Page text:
Physicians expressing their thanks to influenza, 1803. Credit: Wellcome Library, London.
I’m finishing off the transcription of Brightlingsea‘s burials, in a register covering 1765-1812. It’s not a very interesting register, and is frustrating for genealogists because it rarely gives any information other than a name and the date of burial. There’s hardly any ages, and very rarely does it give the dead’s relationship, so no “son of” or “wife of” as we often see. Although there are some occupations given – as this is Brightlingsea, it’s no surprise that there’s some dredgers among the dead.
Each year, Brightlingsea produced between 20 to 40 dead:
1800: 21 burials
1801: 38 burials
1802: 38 burials
Then, in 1803, the number of burials leapt, more than doubling to 86 in just one year.
There was an influenza epidemic in 1803, and the spike in deaths that we see in the register is likely to have been caused by it. Looking at the burials by month, comparing those of the three years before, gives us an idea of when the epidemic was at its worst.
I’ve finished transcribing the earlier parish register (1558-1764) for Lawford in north-east Essex. It’s right by the Suffolk border, so you might find some ancestors wandering across.
I’ll be adding the transcriptions to this site over the next few days. Baptisms 1558-1764 – that’s over 1,500 in total – have been added. Look out for burials and marriages – which includes the marriage of Princess Diana’s 10 x great-grandparents.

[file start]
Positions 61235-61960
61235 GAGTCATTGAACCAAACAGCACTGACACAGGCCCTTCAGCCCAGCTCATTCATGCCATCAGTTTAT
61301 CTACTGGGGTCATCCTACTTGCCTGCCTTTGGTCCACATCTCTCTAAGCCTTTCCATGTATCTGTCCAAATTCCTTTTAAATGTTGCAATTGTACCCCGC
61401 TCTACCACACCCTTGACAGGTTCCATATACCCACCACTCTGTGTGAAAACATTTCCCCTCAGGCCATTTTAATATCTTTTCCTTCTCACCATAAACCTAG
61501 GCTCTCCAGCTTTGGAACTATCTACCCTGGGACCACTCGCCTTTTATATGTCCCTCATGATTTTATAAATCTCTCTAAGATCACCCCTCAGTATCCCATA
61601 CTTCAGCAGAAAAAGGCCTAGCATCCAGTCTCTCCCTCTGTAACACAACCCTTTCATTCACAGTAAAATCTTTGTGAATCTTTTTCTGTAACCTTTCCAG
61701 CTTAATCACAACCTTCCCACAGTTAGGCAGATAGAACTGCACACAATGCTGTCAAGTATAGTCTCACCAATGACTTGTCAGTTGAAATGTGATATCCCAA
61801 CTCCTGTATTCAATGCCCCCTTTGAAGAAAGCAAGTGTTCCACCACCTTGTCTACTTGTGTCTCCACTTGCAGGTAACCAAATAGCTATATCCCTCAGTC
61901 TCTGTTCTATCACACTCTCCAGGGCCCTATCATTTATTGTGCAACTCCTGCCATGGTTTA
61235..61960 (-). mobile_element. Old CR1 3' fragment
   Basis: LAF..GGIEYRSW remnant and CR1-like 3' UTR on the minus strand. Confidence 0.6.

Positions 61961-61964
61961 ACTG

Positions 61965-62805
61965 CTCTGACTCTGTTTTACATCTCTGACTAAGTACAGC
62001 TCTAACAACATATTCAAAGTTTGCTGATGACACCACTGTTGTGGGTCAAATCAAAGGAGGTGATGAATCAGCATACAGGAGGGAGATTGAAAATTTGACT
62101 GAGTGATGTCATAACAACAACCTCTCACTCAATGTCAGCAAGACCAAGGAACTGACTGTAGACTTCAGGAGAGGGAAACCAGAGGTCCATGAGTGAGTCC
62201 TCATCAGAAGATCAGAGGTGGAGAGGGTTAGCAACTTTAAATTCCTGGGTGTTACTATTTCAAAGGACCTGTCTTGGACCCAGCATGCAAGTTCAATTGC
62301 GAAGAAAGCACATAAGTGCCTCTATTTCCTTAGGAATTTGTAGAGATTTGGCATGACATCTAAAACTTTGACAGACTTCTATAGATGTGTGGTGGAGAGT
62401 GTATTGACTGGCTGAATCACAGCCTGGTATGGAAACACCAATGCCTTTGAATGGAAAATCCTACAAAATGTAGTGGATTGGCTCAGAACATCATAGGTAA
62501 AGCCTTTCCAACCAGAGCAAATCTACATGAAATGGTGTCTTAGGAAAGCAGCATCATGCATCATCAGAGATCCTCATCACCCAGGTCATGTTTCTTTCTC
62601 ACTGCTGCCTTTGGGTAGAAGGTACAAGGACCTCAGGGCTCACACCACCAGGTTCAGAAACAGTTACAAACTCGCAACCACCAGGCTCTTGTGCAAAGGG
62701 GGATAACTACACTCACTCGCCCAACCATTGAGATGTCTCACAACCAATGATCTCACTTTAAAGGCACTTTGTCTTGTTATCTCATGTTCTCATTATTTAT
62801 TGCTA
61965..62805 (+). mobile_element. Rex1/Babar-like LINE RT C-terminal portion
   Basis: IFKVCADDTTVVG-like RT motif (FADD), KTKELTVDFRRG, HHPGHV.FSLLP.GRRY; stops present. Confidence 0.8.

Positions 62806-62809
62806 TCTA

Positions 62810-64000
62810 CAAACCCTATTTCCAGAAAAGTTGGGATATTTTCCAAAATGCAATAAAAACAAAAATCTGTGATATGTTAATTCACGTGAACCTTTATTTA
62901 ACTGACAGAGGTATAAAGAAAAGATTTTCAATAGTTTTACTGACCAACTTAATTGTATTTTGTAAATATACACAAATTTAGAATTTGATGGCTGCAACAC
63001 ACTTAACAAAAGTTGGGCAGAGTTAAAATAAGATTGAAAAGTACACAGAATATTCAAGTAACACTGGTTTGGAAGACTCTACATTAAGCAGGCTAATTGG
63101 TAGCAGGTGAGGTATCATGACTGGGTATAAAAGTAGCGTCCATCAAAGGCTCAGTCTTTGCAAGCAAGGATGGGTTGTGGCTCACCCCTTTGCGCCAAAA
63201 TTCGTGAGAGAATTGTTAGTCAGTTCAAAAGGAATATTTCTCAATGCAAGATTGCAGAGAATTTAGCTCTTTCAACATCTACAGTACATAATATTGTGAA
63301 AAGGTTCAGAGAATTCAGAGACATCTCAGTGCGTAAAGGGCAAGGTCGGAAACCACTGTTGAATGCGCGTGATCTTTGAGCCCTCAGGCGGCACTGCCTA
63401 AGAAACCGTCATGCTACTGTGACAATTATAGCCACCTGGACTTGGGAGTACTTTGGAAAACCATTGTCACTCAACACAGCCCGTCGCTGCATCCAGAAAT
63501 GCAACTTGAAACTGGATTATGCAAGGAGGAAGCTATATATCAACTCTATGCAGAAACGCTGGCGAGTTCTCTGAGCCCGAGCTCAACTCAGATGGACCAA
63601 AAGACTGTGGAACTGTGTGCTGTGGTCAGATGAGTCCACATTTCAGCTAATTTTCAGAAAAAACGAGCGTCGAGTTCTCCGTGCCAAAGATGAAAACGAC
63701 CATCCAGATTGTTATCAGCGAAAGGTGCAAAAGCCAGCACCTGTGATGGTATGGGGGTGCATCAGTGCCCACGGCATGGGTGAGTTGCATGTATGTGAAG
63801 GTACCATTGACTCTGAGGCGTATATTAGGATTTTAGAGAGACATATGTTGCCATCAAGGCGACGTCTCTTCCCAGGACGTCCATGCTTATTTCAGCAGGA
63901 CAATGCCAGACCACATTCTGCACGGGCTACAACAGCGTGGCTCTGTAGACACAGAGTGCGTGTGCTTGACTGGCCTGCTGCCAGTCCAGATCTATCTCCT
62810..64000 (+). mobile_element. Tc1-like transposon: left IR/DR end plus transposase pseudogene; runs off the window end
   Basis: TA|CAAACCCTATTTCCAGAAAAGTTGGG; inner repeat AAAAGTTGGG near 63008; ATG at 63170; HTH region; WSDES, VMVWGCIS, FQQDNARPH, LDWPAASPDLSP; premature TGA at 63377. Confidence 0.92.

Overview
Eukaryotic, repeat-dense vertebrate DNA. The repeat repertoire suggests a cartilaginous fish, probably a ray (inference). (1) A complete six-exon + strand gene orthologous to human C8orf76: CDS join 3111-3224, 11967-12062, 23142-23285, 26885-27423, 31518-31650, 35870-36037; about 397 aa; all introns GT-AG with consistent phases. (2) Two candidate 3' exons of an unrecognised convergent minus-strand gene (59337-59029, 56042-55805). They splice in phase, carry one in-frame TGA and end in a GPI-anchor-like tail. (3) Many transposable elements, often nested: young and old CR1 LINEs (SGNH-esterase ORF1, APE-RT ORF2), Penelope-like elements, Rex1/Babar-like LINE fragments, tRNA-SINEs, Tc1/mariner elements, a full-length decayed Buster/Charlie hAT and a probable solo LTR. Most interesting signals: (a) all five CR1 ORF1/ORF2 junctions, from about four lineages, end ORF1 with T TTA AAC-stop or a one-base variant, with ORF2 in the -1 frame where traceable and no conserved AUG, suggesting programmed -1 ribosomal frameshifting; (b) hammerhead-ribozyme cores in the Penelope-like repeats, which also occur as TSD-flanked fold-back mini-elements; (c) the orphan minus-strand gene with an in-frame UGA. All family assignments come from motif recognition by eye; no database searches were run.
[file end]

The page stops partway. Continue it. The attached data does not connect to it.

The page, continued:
I’m currently finishing off Brightlingsea‘s pre-1812 burials, so they’ll be going online next, followed by Manningtree‘s Methodist records.
Then I’ll return to Lawford, and transcribe the register covering baptisms and burials 1764-1812.
I have my eye on Langham’s earlier register at the moment, or will I do more Dedham records? We shall see what I transcribe next….
A guest blog for Findmypast. My great-grandma’s cousin survived the Titanic – did he find peace afterwards, or was his life full of drama?
A guest blog for Findmypast. What happened to my grandma’s uncle, Ernest Baden Powell Field? And why did his marriages not quite match up with what I found on the 1939 Register?
All Saints church Great Oakley, by Helen Barrell
A while ago I compiled all the unfortunate causes of death to be found in the parish registers for Beaumont-cum-Moze – perhaps the most unfortunate was William Taylor, who was killed by the bell falling out of the belfry. Burial registers aren’t really supposed to include cause of death, so they appear infrequently. But when they do, they give us a view into the lives lived (and the deaths died) in the past. Drowning and burning seems to have been more common than it is now, with people relying on well-water (and with all those rivers and creeks along the coast) and open fires. Of course, these are the deaths which have been described in the register – so they might be unusual, hence why they warrant a mention. And many causes of death not recorded may have been stranger still – it entirely depends on the whim of the minister or clerk entering the burials in the register. “Shall I mention that this poor chap was struck by lightning while harvesting turnips? Hmmm… nope.” It’s worth searching for your ancestors in newspaper databases in case they did have an unfortunate death which required an inquest.
Here’s some more, this time from Brightlingsea and Elmstead. The date is the burial date.
The Fields of Brightlingsea. Back row: Amy, Bill, Maggie. Front row: Emily, “Grandad”, Lillie.
Part two of my 1939 Register guest blog for Find My Past: An intrepid cocoa-buyer, and Uncle Bill’s fate.
Check out Find My Past for my guest blog about family tree brick walls I demolished with The 1939 Register. Without it, I would’ve struggled to trace Uncle Bill and Cousin Madge.